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Top trade officials from 12 countries and the European Union on Thursday declared their strong support for reforming World Trade Organization rules in the face of U.S. actions that are effectively threatening to paralyze the body.

The officials, meeting in the Canadian capital Ottawa for a day, said they shared a “common resolve for rapid and concerted action” to address challenges to the WTO.

“The current situation at the WTO is no longer sustainable. Our resolve for change must be matched with action,” said the final communiqué.

The administration of U.S. President Donald Trump is blocking appointments of WTO judges and has threatened to pull out of the grouping designed to ensure a rules-bound global trade system.

“We are deeply concerned by recent developments in international trade, particularly the rise in protectionism, which negatively affect the WTO and put the entire multilateral trading system at risk,” said the communiqué.

As well as Canada, the one-day conference grouped the European Union, Mexico, Japan, Brazil, Australia and seven other countries. Participants agreed to meet again in January 2019 to review progress.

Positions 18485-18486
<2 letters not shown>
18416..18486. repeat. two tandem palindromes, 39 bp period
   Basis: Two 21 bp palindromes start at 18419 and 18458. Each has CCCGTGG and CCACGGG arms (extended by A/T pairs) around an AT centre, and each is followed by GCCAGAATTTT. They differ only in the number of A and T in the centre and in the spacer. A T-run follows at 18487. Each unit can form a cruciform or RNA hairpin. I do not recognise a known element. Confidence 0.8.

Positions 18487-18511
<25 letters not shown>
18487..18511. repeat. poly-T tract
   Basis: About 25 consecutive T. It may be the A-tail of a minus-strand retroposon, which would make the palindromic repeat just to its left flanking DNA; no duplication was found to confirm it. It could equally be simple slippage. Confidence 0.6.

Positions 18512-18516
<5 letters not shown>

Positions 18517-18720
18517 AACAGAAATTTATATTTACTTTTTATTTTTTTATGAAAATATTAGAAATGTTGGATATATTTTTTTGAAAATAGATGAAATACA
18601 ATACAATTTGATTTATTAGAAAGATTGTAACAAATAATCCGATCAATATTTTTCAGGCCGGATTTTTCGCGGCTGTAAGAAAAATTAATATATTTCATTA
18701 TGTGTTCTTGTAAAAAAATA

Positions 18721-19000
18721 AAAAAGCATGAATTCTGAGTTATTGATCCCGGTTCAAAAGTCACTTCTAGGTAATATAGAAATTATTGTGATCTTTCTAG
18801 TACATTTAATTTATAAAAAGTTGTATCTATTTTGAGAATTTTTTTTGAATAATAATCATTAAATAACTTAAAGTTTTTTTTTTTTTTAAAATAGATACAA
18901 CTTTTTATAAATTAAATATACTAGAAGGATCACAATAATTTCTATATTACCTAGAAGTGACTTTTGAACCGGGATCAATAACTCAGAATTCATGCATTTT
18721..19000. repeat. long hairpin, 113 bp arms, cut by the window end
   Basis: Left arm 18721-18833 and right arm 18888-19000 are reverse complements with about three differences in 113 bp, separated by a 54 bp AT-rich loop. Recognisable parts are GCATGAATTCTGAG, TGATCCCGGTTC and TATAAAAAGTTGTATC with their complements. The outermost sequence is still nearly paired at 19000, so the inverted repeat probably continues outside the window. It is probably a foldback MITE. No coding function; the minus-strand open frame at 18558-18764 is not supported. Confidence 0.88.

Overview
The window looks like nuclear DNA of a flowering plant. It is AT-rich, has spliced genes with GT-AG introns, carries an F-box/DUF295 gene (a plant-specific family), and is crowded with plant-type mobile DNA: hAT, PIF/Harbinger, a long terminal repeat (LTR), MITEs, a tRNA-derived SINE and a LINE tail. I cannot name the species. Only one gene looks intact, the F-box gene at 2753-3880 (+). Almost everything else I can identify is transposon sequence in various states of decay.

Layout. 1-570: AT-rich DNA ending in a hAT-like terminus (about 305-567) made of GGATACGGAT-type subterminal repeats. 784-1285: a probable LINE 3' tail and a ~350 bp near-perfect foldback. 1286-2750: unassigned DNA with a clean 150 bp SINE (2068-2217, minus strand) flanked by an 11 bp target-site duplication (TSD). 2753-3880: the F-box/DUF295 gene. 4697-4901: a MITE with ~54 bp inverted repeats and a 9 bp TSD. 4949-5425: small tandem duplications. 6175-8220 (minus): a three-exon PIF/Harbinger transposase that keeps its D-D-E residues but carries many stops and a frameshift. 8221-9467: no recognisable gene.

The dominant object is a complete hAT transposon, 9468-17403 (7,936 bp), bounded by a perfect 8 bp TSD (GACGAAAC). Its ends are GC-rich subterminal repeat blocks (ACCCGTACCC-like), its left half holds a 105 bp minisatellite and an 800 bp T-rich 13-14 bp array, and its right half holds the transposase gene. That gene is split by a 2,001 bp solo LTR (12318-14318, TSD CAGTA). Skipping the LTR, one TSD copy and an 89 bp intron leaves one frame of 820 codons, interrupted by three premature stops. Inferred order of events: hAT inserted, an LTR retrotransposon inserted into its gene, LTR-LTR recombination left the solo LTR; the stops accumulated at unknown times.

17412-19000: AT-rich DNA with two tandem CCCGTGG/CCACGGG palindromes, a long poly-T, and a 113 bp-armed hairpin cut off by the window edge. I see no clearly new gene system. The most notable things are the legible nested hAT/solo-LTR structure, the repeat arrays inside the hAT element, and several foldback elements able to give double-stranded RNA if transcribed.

Absent from the meeting were the United States and China, whose escalating tariff war has thrown the future of the 23-year-old trade body into doubt.

The communiqué said participants recognized the need for changes to the WTO’s dispute settlement system – which the United States is particularly unhappy about – but said they were “deeply concerned” that judicial vacancies presented a risk to the WTO system as a whole.

The statement did not refer directly to the United States’ actions to block such appointments.

“We acknowledge that concerns have been raised about the functioning of the dispute settlement system and are ready to work on solutions,” the statement said.

The officials also said they recognize “the need to address market distortions caused by subsidies and other instruments,” a reference to complaints by the United States and some other Western economies that current WTO antisubsidy rules fail to capture all of the ways China’s government supports its industries and state enterprises.

The statement said the officials were concerned with WTO members’ track record in complying with subsidy notification requirements and called for stronger monitoring and transparency of countries’ trade policies.

Australian Trade Minister Simon Birmingham said he wanted the meeting to demonstrate enough progress to make clear that many countries were determined to maintain a rules-based system.

“I would hope that type of momentum is then seen by, for example, the U.S., as a positive demonstration that other nations hear their concerns about the way the WTO hasn’t been working,” he told reporters.

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